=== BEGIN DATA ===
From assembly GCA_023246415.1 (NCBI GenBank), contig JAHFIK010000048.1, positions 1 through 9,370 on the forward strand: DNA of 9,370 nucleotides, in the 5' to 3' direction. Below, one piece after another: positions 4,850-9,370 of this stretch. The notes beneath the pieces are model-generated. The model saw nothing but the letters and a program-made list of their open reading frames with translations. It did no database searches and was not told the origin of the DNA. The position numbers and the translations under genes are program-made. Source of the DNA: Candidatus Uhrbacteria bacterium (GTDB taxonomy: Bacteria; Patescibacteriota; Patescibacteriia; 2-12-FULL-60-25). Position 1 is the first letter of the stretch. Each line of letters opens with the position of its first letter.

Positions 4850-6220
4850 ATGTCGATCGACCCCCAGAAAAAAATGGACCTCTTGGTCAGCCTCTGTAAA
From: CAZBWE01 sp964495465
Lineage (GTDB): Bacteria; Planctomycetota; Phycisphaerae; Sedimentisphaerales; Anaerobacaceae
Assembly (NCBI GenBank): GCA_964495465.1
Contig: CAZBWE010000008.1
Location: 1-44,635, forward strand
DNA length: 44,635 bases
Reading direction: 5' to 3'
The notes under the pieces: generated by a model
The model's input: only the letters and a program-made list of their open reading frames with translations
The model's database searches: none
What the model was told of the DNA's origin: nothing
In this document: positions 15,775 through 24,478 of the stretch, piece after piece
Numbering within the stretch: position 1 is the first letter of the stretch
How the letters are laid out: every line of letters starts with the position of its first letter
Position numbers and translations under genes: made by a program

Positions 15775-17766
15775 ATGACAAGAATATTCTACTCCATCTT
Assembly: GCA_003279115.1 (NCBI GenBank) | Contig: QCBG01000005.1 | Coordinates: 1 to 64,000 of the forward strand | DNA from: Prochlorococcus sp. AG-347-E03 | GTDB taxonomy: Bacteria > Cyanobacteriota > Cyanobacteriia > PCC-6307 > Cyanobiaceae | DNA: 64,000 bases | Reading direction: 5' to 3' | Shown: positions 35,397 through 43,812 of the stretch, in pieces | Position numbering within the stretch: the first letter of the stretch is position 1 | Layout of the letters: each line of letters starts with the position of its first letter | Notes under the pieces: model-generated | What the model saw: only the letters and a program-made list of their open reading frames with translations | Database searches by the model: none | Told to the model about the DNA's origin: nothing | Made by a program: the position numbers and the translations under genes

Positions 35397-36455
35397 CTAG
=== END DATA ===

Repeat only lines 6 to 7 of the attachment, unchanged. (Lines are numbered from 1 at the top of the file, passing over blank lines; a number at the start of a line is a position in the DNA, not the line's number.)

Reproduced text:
Assembly (NCBI GenBank): GCA_964495465.1
Contig: CAZBWE010000008.1